2. \alpha\cdot(\beta+1)=\alpha\cdot\beta+\alpha,
    3. \alpha\cdot\beta=\lim_{\gamma\to\beta}\alpha\cdot\gamma.


    1. \alpha^0=1,
    2. \alpha^{\beta+1}=\alpha^\beta\cdot\alpha,
    3. \alpha^\beta=\lim_{\gamma\to\beta}\alpha^\gamma.

It follows that addition and multiplication are both associative, but not commutative.  In particular one can see that



2\cdot\omega=\omega\neq\omega\cdot 2=\omega+\omega.

Definition 5.  For a set X, we define its cardinality, denoted |X|, as the unique ordinal with which the set has a bijection.  The corresponding subclass of ordinals is called the class of cardinals.

Proposition 6.  If |X|=\kappa, then |P(X)|=2^\kappa.

Proof.  For every A\subseteq X, define

\displaystyle\chi_A(x)=\left\{\begin{array}{ll}1&x\in A\\ 0&x\in X-A\end{array}\right..

Hence the mapping f:A\mapsto\chi_A(X) is a bijection between P(X) and \{0,1\}^X.

Hence in this context, Cantor’s theorem immediately follows: |X|<|P(X)|.

Proposition 7.  Let |A|=\kappa, |B|=\lambda, and A\cap B=\varnothing.  Then

  1. |A\cup B|=\kappa+\lambda,
  2. |A\times B|=\kappa\cdot\lambda,
  3. \left|A^B\right|=\kappa^\lambda.

Proof.  We have

|A\cup B|=|A\sqcup B|=|\kappa\sqcup\lambda|=\kappa+\lambda.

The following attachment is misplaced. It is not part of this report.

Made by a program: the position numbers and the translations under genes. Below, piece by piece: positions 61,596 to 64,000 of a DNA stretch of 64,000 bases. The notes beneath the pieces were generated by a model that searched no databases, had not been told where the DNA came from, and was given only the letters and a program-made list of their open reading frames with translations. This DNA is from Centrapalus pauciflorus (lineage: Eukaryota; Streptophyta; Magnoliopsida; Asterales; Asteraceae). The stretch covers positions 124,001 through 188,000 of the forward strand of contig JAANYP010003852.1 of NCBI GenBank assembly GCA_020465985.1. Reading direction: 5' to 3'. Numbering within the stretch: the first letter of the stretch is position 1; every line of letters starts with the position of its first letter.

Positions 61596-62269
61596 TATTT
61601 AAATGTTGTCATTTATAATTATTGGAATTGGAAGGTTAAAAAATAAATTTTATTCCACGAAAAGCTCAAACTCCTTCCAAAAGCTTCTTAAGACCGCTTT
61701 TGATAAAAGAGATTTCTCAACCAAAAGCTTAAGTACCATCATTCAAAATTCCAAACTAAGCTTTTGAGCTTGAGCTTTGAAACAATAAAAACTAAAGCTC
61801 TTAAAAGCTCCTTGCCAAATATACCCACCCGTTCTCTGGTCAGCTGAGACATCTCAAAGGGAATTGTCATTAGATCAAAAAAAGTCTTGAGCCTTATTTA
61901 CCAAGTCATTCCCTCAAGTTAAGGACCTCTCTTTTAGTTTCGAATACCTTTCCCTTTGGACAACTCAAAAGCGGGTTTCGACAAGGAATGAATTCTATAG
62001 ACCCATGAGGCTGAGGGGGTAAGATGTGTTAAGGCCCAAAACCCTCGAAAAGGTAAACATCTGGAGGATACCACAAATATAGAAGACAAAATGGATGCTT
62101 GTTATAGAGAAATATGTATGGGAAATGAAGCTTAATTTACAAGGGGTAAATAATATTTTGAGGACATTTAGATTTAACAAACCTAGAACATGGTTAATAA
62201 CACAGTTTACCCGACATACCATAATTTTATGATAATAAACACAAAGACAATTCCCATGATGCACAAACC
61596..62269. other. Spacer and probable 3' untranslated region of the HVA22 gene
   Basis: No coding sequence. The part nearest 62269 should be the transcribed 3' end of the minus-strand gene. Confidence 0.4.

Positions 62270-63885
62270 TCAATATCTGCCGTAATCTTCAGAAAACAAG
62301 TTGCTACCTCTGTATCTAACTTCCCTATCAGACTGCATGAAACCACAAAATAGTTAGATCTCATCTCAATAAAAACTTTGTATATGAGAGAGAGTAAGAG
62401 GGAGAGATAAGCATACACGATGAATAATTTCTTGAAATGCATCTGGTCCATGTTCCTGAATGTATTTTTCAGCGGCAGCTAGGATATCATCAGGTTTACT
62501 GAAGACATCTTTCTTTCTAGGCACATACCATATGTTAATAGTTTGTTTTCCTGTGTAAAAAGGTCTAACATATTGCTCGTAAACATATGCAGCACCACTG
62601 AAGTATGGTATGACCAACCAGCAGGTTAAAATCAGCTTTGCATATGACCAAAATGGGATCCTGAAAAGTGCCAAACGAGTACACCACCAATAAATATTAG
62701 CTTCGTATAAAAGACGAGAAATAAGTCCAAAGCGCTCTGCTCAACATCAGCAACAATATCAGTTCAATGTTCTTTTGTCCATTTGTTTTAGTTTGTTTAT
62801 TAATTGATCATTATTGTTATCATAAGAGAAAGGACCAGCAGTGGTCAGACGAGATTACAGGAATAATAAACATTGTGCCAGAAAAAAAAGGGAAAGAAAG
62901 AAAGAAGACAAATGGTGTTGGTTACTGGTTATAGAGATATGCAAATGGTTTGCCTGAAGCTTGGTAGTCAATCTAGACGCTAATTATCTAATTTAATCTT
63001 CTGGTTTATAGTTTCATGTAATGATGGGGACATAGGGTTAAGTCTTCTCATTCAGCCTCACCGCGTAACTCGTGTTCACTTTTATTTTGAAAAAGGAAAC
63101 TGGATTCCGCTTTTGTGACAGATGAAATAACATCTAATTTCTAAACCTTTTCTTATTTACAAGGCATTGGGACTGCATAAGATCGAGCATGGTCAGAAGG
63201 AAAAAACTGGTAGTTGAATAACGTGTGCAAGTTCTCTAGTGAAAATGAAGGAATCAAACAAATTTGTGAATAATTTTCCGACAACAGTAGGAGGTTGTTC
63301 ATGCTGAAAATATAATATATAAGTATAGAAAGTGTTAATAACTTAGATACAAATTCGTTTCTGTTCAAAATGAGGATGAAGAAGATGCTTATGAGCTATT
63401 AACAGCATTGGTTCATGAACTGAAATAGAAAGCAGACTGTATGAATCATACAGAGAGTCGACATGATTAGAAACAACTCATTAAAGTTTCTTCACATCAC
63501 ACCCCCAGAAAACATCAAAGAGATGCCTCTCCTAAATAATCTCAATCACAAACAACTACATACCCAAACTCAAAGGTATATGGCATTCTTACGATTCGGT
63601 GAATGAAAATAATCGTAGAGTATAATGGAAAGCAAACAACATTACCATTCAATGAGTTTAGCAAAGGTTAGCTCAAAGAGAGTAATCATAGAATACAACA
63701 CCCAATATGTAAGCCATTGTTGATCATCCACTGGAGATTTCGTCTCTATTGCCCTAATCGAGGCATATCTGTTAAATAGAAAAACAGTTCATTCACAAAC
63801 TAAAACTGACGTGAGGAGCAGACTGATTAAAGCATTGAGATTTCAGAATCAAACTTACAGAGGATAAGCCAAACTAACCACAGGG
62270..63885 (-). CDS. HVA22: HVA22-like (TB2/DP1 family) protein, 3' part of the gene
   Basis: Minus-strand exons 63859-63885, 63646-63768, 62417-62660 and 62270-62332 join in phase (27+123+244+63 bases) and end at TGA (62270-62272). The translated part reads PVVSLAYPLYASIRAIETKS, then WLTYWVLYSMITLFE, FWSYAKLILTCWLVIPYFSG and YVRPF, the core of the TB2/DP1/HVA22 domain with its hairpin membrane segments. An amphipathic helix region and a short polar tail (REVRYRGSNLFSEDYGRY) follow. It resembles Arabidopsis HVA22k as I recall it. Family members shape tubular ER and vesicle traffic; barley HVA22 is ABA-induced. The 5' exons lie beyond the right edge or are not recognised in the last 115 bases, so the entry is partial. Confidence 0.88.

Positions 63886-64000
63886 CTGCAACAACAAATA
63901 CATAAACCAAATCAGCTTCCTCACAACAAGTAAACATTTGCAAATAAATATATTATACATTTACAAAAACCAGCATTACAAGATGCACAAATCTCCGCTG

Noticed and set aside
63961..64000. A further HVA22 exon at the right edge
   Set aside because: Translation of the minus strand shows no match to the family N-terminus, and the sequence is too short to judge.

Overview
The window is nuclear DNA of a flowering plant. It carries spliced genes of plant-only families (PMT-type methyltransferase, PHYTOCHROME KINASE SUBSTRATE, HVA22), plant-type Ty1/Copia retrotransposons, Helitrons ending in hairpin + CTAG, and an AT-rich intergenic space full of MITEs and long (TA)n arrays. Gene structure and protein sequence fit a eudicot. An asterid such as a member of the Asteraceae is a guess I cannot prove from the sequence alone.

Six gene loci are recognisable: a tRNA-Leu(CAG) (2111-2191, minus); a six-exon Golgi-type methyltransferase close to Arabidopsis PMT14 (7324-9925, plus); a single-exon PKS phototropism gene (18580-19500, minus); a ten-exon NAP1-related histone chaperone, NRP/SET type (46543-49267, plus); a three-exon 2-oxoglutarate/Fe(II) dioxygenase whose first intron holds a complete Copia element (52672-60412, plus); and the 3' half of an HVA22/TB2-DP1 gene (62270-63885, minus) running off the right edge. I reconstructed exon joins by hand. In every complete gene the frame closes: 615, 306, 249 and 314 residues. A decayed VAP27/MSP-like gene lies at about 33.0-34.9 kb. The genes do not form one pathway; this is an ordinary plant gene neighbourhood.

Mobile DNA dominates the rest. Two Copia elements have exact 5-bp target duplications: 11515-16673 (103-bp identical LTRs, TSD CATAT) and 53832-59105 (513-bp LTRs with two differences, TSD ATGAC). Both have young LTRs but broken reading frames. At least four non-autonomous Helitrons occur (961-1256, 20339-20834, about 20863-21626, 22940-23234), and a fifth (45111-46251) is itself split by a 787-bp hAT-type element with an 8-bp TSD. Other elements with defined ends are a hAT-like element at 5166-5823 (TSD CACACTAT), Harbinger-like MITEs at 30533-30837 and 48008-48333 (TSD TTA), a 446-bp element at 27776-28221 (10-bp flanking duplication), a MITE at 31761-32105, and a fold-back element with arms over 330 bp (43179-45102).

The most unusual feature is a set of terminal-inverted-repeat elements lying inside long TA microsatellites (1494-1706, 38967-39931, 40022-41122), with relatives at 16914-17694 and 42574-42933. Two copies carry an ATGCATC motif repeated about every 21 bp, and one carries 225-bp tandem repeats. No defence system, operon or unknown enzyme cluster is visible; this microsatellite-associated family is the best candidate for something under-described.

Also if f:A\to\kappa and B\to\lambda are bijections, then we can define h:A\times B\to\kappa\cdot\lambda by h:(a,b)\mapsto f(a)\cdot g(b)\in\kappa\cdot\lambda, and this is easily seen to be a bijection.

And if k\in A^B then we can define h:k\mapsto k(b)^b\in\kappa^\lambda, which is also seen to be a bijection.

It thus follows that addition and multiplication of cardinals are commutative (that is, ordinal operations are commutative on this subclass).

Above we said 1+\omega=\omega\neq\omega +1 and 2\cdot\omega=\omega\neq\omega\cdot 2.  But



\omega=|n\cdot\omega|=|\omega\cdot n|=\left|\omega\uparrow\uparrow n\right|

for any finite ordinal n with Knuth notation

\displaystyle\omega\uparrow\uparrow n=\omega^{\omega^{\cdot^{\cdot^{\cdot^\omega}}}}

having n raisings of \omega.  Consider the following convention for defining countable infinite ordinals:

\displaystyle \omega,\omega+1,...,\omega\cdot 2,...,\omega^2,...,\omega^\omega,...,\omega\uparrow\uparrow\omega=\varepsilon_0,...,\varepsilon_1=\varepsilon_0\uparrow\uparrow\varepsilon_0,...,\\\varepsilon_2=\varepsilon_1\uparrow\uparrow\varepsilon_1,...,\varepsilon_\omega,...,\varepsilon_{\varepsilon_0},...,\varepsilon_{\varepsilon_{\ddots}},...